Gold Surges As Pound Pounded By Brexit, UK Leadership Uncertainty
(Kitco News) - Geopolitical uncertainty is causing gold prices to spike in the United Kingdom as investors react to two high-profile resignations Monday.
Spot gold, priced in British pounds, has spiked higher and is holding on to gains as uncertainty ripples through the country following the resignation of Brexit Minister David Davis and British Foreign Minister Boris Johnson.
Spot gold against the pound is up 0.90% on the day, last trading at GBP949.71 an ounce. In comparison, spot gold against the U.S. dollar is up a modest 0.35% on the day, last trading at $1,258.90 an ounce.
The pound is currently down 0.21% against the U.S. dollar, with currency markets' reactions relatively muted to the news.
“The markets don’t know what to make of it all. For what it’s worth, our view is that sterling will be hit harder if the Conservatives can’t resolve their differences,” said John Higgins, chief markets economist at Capital Economics.
According to some market analysts, Johnson’s unexpected departure will put pressure on UK Prime Minister Theresa May. Gold in pound terms could continue to push higher if the political uncertainty escalates.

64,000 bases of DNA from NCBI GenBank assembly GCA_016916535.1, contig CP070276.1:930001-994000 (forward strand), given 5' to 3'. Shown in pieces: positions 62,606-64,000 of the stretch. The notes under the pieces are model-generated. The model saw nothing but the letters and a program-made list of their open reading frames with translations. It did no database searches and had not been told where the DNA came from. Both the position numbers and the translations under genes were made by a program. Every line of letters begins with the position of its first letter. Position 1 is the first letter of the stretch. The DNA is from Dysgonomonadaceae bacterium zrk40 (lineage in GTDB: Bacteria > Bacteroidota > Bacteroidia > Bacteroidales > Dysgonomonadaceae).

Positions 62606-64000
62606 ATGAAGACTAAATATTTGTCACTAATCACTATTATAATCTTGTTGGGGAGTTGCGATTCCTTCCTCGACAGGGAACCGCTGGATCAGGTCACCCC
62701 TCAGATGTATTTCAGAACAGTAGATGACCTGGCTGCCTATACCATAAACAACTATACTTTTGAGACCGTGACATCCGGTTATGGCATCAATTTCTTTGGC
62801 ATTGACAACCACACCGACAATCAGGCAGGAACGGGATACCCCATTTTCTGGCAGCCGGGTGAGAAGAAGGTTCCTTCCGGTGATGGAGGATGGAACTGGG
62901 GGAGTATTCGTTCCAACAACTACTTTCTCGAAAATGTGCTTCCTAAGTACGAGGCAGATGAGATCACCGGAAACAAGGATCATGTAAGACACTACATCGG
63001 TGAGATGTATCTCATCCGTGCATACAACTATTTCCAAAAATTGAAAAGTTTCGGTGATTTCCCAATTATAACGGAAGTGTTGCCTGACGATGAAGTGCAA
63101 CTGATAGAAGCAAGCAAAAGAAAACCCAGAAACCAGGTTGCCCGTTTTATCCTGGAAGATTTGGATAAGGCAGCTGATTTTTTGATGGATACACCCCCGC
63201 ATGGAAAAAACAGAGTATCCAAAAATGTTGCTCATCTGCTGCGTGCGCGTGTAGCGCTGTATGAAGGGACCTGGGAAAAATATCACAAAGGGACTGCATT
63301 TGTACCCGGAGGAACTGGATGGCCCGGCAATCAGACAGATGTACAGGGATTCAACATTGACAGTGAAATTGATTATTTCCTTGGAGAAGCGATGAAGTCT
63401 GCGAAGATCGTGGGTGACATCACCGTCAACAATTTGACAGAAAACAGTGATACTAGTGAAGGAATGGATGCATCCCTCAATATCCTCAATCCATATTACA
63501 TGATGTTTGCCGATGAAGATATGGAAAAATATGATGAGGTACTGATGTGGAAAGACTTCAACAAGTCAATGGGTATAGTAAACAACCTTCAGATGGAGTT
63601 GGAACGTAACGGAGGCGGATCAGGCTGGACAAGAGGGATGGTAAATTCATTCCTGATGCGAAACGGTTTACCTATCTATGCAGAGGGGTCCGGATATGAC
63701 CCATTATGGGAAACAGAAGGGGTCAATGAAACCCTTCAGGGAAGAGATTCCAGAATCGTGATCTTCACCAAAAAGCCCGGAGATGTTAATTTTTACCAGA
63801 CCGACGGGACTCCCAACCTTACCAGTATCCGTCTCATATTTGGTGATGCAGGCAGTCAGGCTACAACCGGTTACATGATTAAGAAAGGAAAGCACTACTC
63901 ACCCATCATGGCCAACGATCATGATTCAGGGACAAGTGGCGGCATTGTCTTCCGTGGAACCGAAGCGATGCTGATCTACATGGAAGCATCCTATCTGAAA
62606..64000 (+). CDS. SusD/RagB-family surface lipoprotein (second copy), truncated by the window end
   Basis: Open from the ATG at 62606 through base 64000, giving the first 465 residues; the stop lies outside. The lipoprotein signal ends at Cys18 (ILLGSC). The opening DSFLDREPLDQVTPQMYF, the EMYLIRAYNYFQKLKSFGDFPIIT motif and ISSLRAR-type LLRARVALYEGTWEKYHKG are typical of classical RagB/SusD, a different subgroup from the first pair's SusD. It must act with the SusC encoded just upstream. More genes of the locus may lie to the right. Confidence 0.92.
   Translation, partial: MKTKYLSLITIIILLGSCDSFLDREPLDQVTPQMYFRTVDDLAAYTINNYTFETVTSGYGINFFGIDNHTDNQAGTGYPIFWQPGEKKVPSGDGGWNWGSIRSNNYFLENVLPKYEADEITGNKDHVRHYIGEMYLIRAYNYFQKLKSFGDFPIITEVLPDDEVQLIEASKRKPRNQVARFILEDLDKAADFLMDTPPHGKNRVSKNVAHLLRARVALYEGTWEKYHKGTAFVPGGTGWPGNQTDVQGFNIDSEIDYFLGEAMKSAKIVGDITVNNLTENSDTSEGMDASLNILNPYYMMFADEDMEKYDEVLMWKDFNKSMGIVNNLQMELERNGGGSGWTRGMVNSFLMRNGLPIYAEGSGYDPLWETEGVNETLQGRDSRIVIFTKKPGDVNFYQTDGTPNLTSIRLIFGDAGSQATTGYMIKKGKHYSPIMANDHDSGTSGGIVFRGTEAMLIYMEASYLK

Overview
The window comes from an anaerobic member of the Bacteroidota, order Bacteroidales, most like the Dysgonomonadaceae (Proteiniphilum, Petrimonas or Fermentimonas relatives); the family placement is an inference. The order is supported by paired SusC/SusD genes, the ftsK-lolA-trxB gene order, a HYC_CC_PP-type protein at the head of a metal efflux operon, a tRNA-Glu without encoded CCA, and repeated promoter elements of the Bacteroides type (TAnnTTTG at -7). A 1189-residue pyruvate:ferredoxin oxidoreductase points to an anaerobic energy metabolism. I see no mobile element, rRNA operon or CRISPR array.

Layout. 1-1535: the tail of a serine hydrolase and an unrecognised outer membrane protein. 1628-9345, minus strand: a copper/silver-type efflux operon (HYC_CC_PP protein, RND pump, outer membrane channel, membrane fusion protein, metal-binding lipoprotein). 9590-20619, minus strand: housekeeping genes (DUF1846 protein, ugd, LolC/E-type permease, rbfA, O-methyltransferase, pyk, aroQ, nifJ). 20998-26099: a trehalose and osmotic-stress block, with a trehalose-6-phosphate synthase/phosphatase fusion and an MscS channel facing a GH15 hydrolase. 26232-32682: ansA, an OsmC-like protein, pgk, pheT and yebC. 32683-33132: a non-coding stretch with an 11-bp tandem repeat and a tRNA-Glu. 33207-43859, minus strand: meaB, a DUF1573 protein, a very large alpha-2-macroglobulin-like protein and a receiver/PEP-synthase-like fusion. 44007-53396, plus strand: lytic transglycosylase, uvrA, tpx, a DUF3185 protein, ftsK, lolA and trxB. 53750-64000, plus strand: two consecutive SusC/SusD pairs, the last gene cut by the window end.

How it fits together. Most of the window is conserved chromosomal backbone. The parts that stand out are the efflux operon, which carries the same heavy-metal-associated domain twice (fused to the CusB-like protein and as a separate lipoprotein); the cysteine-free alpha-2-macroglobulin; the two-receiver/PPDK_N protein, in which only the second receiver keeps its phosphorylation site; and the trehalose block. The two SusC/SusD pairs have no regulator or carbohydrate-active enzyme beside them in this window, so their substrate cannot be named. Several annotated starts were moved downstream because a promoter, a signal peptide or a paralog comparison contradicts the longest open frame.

The changes could lead some politicians to call for a non-confidence vote and trigger a leadership election within the Conservative Party, political pundits added.
“Any signs of a leadership contest in the Conservative party could further weigh on the pound,” said David Madding, market analyst at CMC Markets.
However, others have said that a leadership challenge might be unlikely because the country is heading very quickly to its exit deadline early next year.
“At this point, it’s unclear if this battle will split the party or what this could mean for Brexit negotiations,” said Colin Cieszynski, chief market strategist at SIA Wealth Management.
The resignations came after Prime Minister May unveiled a softer Brexit proposal, which includes the adoption of a “common rule book” on standards for food and goods in return for achieving greater divergence on services and digital regulation.
Johnson, in particular, has not been shy to voice his displeasure with May’s proposal, comparing it to “polishing a turd.”
“Since I cannot in all conscience champion these proposals, I have sadly concluded that I must go,” Johnson said in his resignation letter.
In other harsh words about the proposal, he added: "What is even more disturbing is that this is our opening bid. It is as though we are sending our vanguard into battle with the white flags fluttering above them."